Anchored in agriculture, Malmesbury is pure West Coast gold.
Just a short drive down the N7, a breathtaking green and gold tapestry greets visitors to Malmesbury, Heart of the Swartland. Incidentally, Swartland refers to the indigenous Renoster bush which turns black throughout the area during summer.
From its roots as a post established by Jan Wintervogel in 1655 on Commander Jan van Riebeek’s instructions, the former Khoi and San home has become known for its grain and wine cultivation, as well as sheep and poultry farming.
Named after the Earl of Malmesbury, the first farms were allocated in 1703 and settlers were encouraged to set up home here because of a tepid sulphur chloride mineral spring, renowned at the time for curing rheumatism. Astonishingly, this aspect was never developed and a shopping centre was built on the spring’s site.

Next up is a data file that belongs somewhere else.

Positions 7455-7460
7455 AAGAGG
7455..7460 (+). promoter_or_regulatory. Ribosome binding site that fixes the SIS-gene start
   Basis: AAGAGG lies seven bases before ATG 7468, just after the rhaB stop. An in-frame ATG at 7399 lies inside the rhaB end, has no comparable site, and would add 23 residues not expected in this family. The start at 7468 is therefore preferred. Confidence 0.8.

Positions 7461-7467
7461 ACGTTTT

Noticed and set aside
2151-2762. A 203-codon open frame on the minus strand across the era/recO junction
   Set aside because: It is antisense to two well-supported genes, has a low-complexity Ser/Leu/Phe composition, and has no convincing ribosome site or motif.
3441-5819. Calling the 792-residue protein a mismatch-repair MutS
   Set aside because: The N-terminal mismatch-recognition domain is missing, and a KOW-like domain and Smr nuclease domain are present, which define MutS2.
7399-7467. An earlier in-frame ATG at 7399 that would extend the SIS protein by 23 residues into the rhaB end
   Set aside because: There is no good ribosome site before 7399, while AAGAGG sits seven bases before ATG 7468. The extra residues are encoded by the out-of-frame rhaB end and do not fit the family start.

About 36 000 people live in Malmesbury and apart from its fine wines cooled by the Atlantic breeze, the town boasts delightful old architecture. Apart from many residential homes, these include the old Jewish Synagogue, now the Malmesbury Museum, and Ant Sienie se Huisie on the banks of the Dieprivier.
Over the years the town has always attracted visitors with its diverse sporting activities: mountain bike trails, 4×4 routes, hiking trails, golf and skydiving through the Swartland skies. Several restaurants are dotted throughout the town – from fine dining to ‘egte boerekos’.
The aspiration to become a high-tech exurb does not sit well with Malmesbury – traditional farming continues to roll along. And quite rightly.